Sardis not only represents “those escaping” or “that which remains” after the great apostasy and terrible persecutions of the Middle Ages, but that there would be “a few names” or “a few souls,” in Sardis who had “not defiled their garments.”
The promise is that during the decadence of Protestantism a few would maintain their loyalty and spiritual experience, even in a church that had more profession than vital godliness. In the beginning Protestantism was very much alive and acquired a name that has long outlived its spirituality. In Daniel 11:32-34 is described the days when men of God did “exploits” in breaking the papal power and ushering in the dawn of a new day for Christendom. This prophecy also indicates a later popularity of the movement that brought the Reformation to a standstill. Success brought feelings of pride and overconfidence, so that the church ceased to “be watchful.” The various church factions hid behind man-made creeds and re-fused further light. They began to live on the names and reputations of their founding fathers and failed to watch, with fatal results.
A Partial Reformation
“I have not found thy works perfect before God,” is the divine indictment. Perfect as used here means “fulfilled,” or “up to the mark or standard.” I have no works of thine “fully performed” is the rendering in the Emphatic Diaglott. This indicates that the Reformation was started but not completed. It came to a standstill.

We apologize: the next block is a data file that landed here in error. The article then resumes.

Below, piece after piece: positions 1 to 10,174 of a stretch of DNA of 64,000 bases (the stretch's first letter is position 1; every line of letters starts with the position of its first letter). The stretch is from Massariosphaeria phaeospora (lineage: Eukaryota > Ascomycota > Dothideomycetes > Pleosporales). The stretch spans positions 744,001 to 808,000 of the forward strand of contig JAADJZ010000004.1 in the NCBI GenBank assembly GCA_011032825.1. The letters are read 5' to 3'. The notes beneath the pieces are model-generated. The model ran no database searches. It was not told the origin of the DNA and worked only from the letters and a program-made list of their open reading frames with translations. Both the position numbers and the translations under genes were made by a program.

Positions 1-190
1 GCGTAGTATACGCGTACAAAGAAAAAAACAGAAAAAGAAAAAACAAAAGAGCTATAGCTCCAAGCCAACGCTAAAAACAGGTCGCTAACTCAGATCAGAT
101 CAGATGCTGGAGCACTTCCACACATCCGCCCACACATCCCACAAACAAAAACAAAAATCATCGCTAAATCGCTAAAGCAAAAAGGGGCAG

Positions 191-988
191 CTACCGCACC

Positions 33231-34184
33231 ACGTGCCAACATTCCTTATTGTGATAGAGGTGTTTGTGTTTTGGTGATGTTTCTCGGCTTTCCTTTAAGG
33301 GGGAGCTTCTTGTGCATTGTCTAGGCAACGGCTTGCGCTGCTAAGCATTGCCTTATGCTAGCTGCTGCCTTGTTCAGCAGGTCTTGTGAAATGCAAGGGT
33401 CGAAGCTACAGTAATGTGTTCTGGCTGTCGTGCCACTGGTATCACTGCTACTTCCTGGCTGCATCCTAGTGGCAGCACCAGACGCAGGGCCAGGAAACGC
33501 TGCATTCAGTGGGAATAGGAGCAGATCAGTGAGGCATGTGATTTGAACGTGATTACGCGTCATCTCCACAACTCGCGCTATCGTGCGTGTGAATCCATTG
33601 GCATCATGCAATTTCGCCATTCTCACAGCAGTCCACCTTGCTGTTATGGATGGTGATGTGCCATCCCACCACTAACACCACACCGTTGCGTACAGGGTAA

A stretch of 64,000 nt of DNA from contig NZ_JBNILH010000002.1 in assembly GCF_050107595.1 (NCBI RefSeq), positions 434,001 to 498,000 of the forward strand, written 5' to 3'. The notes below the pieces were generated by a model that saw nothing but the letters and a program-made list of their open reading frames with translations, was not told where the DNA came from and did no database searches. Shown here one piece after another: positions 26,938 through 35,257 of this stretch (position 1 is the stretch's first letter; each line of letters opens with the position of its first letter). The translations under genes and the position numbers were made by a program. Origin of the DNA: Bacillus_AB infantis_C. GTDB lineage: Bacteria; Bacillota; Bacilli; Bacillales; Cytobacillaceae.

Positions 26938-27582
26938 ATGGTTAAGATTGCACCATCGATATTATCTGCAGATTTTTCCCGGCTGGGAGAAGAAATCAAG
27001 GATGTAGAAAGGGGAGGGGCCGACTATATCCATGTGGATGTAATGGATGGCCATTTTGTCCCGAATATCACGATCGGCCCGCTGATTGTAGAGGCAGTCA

The new spiritual life engendered by the message of the Reformers soon languish-ed, and eventually ended in stagnation and death. The great enemy had gained a victory on a new battlefield. He had entered the church in disguise and as a fifth columnist accomplished from within what he had never been able to do from without. Seiss declares that with this change, Protestantism “was one step further in its process of ripening for ultimate rejection.” (Seiss, J.A. The Apocalypse, Volume 1, p. 184, 1901.)
The statement “ready to die,” indicates some signs of life. The elements of spiritual life, love, faith, missionary energy, and watchfulness were “ready to die” and would soon disappear if not revived and strengthened. The command is to awake and watch. Christ does not say, “Arise from the dead.” The situation is not hopeless, because Christ is able to give life even to the dead forms of religion.